Improving Your Memory
How can we improve our memory? Is this even possible? Can we remember everything? First off, we can’t remember everything, but, we can remember a lot more than we think we can. Being open to this possibility of memory improvement is one way, according to Fogler and Stern’s book on Improving Your Memory, that does make a positive difference. When you open up your mind to this possibility, you literally open up the neural pathways that help you do it.
How Does our Memory Work?
To quickly summarize how memory works, there are three main parts. First, sensory memory is where our senses pick up impulses (sight, sound, gustatory, touch) and then if focused on long enough, are then sent to the second part of our memory process called working memory. At this stage, we can choose to let go of the impulse, or keep working at it until we, by repetition, store it into the third part of our memory, called long-term memory. Long-term memory is the largest part of our memory system. It’s capacity is virtually limitless! Finally, long-term memory is defined as the information that is no longer in conscious thought, but is stored in our memory for recall.
Recall that Memory?
Now that we have a clear idea of how we get things into our memory, how can we access what we have stored? Accessing what we have memorized is called retrieval. We actively retrieve our stored, long-term memories back into our working memory. There are two ways known that we can do this. They are called recognition and recall. Recognition involves recognizing a stimulus like when someone says an old friends name, you remember it. However, you may have struggled to remember on your own. Recall is the more difficult of the two ways of accessing our long-term, stored memory. We literally search our memory until we recall.
Some Steps in Improving our Memory
An effective memory is needed for learning, effective communication, building trust, enhancing interpersonal relationship skills and you wouldn’t want to forget to leave the iron on before you left to go to work for the day! So what can we do to improve our memory? Jim Rohn said, that remembering and capturing the moments of life is so important. I remember a quote he had that said, “a day is like a piece of the mosaic of our life.” We should never treat remembering things casually. Why? We won’t remember. We won’t learn, and without this, how can we improve? So, how can we remember, or improve our memory? Firstly, we should know that we don’t have to store everything in our memory. Writing things down we want to remember is a great way to start. Keeping a journal or taking pictures is a big help. Remember the saying, a picture is worth a thousand words! However, to improve how we store and retrieve things we want to remember, here are a few methods that have been known to work, referencing Fogler and Stern once again, who are clinical social workers at the University of Michigan Medical Center.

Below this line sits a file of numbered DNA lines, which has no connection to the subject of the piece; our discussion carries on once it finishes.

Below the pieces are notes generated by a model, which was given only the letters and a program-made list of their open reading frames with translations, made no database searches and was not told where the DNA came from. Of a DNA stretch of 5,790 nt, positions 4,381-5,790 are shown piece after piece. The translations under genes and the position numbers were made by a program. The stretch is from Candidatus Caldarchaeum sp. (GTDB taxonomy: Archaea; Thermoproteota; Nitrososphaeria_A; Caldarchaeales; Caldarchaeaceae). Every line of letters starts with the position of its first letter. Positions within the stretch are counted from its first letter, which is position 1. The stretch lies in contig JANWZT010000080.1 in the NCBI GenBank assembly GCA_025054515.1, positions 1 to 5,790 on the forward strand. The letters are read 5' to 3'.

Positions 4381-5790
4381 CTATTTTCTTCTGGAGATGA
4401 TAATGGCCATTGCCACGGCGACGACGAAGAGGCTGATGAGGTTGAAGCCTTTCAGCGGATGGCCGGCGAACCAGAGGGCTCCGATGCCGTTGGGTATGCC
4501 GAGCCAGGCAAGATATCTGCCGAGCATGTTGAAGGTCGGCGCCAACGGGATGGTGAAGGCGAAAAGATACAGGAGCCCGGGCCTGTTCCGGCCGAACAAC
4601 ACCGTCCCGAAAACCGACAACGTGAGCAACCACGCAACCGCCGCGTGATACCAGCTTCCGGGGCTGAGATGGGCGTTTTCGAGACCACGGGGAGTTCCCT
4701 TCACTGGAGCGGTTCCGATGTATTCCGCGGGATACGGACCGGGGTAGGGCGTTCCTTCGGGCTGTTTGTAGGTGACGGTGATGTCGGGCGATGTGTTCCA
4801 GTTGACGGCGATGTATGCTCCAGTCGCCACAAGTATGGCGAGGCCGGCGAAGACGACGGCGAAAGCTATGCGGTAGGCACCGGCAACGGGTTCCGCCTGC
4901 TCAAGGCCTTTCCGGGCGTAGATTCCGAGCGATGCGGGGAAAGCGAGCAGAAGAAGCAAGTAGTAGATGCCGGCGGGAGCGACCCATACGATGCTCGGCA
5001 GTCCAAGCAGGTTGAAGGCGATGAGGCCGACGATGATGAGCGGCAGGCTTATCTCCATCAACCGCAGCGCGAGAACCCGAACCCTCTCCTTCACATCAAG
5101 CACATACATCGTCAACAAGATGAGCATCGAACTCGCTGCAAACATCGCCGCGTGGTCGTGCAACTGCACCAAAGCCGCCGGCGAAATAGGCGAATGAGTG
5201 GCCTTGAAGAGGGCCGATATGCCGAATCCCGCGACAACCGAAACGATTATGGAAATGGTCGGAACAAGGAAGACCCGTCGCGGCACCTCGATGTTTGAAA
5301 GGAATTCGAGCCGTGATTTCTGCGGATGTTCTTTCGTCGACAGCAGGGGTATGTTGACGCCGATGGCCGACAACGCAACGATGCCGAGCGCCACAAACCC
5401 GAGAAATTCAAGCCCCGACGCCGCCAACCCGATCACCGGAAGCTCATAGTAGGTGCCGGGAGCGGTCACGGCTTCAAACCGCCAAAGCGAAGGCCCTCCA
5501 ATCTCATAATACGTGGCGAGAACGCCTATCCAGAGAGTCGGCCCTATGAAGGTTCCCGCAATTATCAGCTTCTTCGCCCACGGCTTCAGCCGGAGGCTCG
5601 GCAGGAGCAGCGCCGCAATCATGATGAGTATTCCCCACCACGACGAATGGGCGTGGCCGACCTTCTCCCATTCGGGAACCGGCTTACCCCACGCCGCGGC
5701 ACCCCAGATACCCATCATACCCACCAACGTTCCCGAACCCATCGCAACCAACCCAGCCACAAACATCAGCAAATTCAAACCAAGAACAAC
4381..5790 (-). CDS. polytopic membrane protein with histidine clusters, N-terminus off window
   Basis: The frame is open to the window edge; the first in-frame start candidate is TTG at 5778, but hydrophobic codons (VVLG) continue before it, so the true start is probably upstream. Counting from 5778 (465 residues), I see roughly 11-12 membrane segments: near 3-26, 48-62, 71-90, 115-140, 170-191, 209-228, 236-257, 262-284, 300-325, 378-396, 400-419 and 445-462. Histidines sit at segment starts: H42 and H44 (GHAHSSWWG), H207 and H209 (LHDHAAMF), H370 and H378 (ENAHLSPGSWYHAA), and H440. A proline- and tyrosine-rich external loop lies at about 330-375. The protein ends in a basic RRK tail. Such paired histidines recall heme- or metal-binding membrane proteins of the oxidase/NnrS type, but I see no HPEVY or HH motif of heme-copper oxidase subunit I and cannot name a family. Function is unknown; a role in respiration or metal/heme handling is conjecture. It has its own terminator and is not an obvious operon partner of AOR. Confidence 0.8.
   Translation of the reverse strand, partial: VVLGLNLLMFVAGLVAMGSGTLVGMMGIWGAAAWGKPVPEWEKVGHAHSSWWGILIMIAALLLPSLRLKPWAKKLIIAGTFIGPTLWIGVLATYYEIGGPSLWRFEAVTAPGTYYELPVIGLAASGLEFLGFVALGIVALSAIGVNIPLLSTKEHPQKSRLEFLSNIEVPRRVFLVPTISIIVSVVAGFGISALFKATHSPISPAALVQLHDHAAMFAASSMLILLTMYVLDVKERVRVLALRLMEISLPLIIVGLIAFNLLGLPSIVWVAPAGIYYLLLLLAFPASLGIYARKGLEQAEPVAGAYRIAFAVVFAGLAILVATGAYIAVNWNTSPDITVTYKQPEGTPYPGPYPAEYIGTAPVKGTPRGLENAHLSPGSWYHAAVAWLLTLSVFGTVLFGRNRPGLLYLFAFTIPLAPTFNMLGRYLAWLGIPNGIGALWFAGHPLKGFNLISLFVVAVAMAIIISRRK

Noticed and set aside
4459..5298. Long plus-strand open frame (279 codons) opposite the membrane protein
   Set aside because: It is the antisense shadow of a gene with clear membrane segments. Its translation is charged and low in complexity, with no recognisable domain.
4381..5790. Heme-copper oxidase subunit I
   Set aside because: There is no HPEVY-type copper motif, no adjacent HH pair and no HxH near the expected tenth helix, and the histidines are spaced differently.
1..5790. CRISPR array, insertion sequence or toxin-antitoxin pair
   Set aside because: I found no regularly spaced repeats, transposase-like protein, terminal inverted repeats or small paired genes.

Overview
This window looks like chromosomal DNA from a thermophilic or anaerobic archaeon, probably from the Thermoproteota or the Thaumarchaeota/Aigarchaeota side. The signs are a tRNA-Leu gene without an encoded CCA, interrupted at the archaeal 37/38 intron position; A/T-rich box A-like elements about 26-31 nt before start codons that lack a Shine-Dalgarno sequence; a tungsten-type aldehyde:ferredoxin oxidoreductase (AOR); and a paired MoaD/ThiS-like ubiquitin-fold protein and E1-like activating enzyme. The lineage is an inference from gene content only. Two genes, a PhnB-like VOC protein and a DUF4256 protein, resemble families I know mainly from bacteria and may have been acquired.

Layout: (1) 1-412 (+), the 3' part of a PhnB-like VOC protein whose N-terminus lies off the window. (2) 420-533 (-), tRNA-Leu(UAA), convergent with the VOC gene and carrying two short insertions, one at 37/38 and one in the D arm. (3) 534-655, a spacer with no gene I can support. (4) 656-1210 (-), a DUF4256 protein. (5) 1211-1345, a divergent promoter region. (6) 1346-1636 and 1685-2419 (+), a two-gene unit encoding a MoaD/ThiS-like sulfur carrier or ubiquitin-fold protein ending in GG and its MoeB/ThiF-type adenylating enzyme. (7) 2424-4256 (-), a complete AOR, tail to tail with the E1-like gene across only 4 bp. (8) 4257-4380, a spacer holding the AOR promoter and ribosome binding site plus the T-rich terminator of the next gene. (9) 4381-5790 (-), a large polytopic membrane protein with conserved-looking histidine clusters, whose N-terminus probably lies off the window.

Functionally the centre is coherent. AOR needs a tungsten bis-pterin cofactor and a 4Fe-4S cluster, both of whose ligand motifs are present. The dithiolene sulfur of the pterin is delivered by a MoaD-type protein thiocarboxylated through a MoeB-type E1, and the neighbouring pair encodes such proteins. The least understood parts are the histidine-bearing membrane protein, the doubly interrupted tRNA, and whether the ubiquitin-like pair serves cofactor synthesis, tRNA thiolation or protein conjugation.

To help improve the way we encode information for simpler retrieval, we can create associations or connect to things that we already know. We already do this. For example, you needed to remember that you need to make a right turn on Richmond Road, you could associate that the Richmond and right both begin with the letter R. This again is called association. We can also use auditory reminders like a certain chime on our cell phone alarm to remind us that we need to call home before we leave work. These are two good methods for helping us to remember, but how can we improve on our ability to recall from long-term memory?
First, thinking longer and stressing out over why you can’t recall will not help. Relax. This helps free your mind up. Also, we mostly recall things from our memory better, that we use more often. Furthermore, things that we used to remember like certain foreign vocabulary words we learned a few years back in high school, are there, but not easily recalled. Thinking about related facts to something you are trying to recall can help. For example, you are driving down a road to the library, you know you need to make a left turn, but you cannot recall exactly which street to turn on. You can recall however, that it was the street after the gas station. This helps you recall the right street to turn on.
When trying to remember something, stay calm and have faith that you can remember. Relax and look for some associations or facts surrounding that. Utilizing our senses, especially visual and auditory and creating associations through those senses, can help our recall as well. Also, repetition is the mother of skill. If you are committed to remembering something, repetition is key for embedding into our long-term memory.